Port of Kalama and Cowlitz County, WA will hold a public hearing regarding the Draft Supplemental Environmental Impact Statement (EIS) for the world’s largest fracked-gas-to-methanol refinery in Kalama, WA, today, Thursday, December 13, 2018, rally at 5:15 p.m., hearing from 6-9 p.m.
Today (12/13) Public Hearing and Rally about Proposed
- WHAT: Port of Kalama and Cowlitz County, WA will hold a public hearing regarding the Draft Supplemental Environmental Impact Statement (EIS) for the world’s largest fracked-gas-to-methanol refinery in Kalama, WA, today, Thursday, December 13, 2018, rally at 5:15 p.m., hearing from 6-9 p.m. The Port of Kalama and Cowlitz County will take public comments on the draft EIS until December 28, 2018.
- WHO: Rally speakers to include diverse voices standing up for communities and deny this fossil fuel refinery because of the impacts on local residents’ health, property rights and our climate.
- Mike Reuter, Mayor of Kalama
- Susan Powell Groat, Landowner on proposed pipeline to methanol refinery
- Paul Cheoketen Wagner, Protectors of the Salish Sea
- Melanie Plaut, Physicians for Social Responsibility
- WHEN: Today, (Thursday, Dec. 13, 2018); Rally, banners and key speakers at 5:15 p.m.; Hearing from 6-9 p.m.
- WHERE: Cowlitz County Event Center; 1900 7th Avenue; Longview, WA.
- Methanol Company Downplays Climate Impact of Refinery, November 2018
- FOIA Lawsuit: U.S. Dept. of Energy Withholding Info about Financial Aid for Proposed Petrochemical Plant, August 2018
- Port Broke Law By Ignoring Greenhouse Gas Pollution, April 2018
- State Board Rules that Port Of Kalama Violated Washington Law by Failing to Evaluate Greenhouse Gas Impacts, September 2017
Background: A subsidiary of the Chinese Academy of Sciences called Northwest Innovation Works (NWIW) seeks to build methanol refineries at Kalama, WA, and Port Westward, OR, to take advantage of the region’s cheap fracked gas (methane), electricity, and water. The refineries would convert stunning volumes of fracked gas into methanol for export to China, to make plastics or fuel China’s growing fleet of automobiles. According to NWIW’s own estimates, the Kalama facility would consume 270,000 dekatherms of fracked gas per day—increasing Washington’s total fracked gas consumption by over one third. In addition, the ramped-up extraction and transportation of the fracked gas needed to supply this facility would result in increased emissions of methane, a greenhouse gas that is 87 times more powerful than carbon dioxide during the time it remains in the atmosphere.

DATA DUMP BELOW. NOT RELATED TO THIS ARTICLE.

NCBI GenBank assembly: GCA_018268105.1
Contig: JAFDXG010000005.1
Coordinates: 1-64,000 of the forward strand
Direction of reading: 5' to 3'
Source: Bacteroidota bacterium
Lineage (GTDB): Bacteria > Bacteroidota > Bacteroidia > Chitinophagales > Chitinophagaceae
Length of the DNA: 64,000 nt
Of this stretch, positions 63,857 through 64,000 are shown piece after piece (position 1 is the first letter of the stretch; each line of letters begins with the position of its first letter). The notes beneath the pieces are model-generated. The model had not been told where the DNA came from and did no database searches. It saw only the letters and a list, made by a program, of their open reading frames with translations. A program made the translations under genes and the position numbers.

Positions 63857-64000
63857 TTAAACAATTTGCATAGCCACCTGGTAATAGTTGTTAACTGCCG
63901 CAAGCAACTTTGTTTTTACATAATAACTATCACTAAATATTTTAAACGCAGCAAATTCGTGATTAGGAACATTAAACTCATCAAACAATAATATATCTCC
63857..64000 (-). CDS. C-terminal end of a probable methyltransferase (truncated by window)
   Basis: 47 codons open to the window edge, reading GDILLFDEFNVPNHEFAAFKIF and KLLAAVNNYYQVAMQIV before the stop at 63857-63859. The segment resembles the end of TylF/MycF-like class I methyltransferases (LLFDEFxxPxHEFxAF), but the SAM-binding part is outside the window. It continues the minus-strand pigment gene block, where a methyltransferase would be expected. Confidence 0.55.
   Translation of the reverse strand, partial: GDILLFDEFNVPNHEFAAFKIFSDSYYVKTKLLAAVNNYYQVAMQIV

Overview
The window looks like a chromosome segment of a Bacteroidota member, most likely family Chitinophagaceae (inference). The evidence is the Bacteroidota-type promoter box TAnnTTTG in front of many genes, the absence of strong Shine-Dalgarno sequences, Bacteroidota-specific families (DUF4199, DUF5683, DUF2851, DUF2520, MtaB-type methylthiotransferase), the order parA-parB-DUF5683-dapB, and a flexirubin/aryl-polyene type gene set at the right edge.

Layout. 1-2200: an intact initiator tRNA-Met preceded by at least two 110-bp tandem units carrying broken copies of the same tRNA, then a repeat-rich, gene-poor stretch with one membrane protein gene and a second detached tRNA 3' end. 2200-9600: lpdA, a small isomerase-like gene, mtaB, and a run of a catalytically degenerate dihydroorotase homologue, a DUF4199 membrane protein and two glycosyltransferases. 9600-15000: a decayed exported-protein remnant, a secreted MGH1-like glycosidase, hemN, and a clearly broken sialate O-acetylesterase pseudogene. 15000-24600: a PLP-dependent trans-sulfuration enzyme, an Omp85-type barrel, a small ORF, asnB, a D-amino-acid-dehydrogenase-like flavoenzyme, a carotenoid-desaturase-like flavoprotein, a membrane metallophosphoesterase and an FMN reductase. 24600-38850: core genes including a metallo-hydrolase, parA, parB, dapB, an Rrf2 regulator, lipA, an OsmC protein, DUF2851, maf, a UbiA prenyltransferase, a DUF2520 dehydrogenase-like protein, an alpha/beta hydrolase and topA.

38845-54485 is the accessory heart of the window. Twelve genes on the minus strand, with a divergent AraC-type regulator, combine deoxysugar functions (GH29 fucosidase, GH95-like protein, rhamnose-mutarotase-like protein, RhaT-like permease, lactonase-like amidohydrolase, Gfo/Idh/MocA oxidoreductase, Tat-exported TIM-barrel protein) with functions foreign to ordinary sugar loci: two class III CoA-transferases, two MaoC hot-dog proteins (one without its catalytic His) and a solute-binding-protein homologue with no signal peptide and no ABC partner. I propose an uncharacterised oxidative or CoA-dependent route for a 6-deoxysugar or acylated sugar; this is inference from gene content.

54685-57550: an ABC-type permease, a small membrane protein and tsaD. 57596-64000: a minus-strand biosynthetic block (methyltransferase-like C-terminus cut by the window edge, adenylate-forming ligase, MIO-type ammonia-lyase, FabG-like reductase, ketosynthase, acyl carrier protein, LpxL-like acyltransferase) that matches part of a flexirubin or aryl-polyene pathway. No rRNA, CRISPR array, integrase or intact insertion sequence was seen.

Legal Overview: In 2017, the Washington Shorelines Hearings Board, in a case brought by Columbia Riverkeeper, the Sierra Club, and the Center for Biological Diversity—represented by Earthjustice—ruled the that the Environmental Impact Statement (EIS) for the methanol refinery violated the law because the EIS failed to consider the full climate impacts of the project. The Board overturned the permits for the methanol refinery. The new EIS issued today attempts to comply with the Board’s order to evaluate the full climate impacts.